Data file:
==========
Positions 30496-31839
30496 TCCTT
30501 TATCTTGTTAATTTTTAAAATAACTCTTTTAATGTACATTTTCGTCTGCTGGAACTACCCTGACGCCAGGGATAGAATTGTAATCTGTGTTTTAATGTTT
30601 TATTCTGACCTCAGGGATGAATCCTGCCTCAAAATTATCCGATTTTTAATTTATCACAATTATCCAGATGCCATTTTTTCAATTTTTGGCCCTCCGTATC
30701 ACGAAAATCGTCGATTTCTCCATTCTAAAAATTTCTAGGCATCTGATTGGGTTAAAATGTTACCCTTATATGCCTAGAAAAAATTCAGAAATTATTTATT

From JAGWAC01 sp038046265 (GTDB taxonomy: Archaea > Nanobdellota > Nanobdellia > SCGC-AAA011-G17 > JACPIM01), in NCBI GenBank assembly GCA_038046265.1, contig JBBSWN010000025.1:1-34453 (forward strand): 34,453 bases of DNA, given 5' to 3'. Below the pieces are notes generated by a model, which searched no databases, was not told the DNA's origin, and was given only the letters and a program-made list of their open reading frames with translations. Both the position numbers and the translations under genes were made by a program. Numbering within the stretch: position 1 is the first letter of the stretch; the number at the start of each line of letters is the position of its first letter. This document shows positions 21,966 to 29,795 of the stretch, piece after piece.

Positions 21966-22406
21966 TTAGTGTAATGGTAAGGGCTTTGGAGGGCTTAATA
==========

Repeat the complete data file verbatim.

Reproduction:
Positions 30496-31839
30496 TCCTT
30501 TATCTTGTTAATTTTTAAAATAACTCTTTTAATGTACATTTTCGTCTGCTGGAACTACCCTGACGCCAGGGATAGAATTGTAATCTGTGTTTTAATGTTT
30601 TATTCTGACCTCAGGGATGAATCCTGCCTCAAAATTATCCGATTTTTAATTTATCACAATTATCCAGATGCCATTTTTTCAATTTTTGGCCCTCCGTATC
30701 ACGAAAATCGTCGATTTCTCCATTCTAAAAATTTCTAGGCATCTGATTGGGTTAAAATGTTACCCTTATATGCCTAGAAAAAATTCAGAAATTATTTATT

From JAGWAC01 sp038046265 (GTDB taxonomy: Archaea > Nanobdellota > Nanobdellia > SCGC-AAA011-G17 > JACPIM01), in NCBI GenBank assembly GCA_038046265.1, contig JBBSWN010000025.1:1-34453 (forward strand): 34,453 bases of DNA, given 5' to 3'. Below the pieces are notes generated by a model, which searched no databases, was not told the DNA's origin, and was given only the letters and a program-made list of their open reading frames with translations. Both the position numbers and the translations under genes were made by a program. Numbering within the stretch: position 1 is the first letter of the stretch; the number at the start of each line of letters is the position of its first letter. This document shows positions 21,966 to 29,795 of the stretch, piece after piece.

Positions 21966-22406
21966 TTAGTGTAATGGTAAGGGCTTTGGAGGGCTTAATA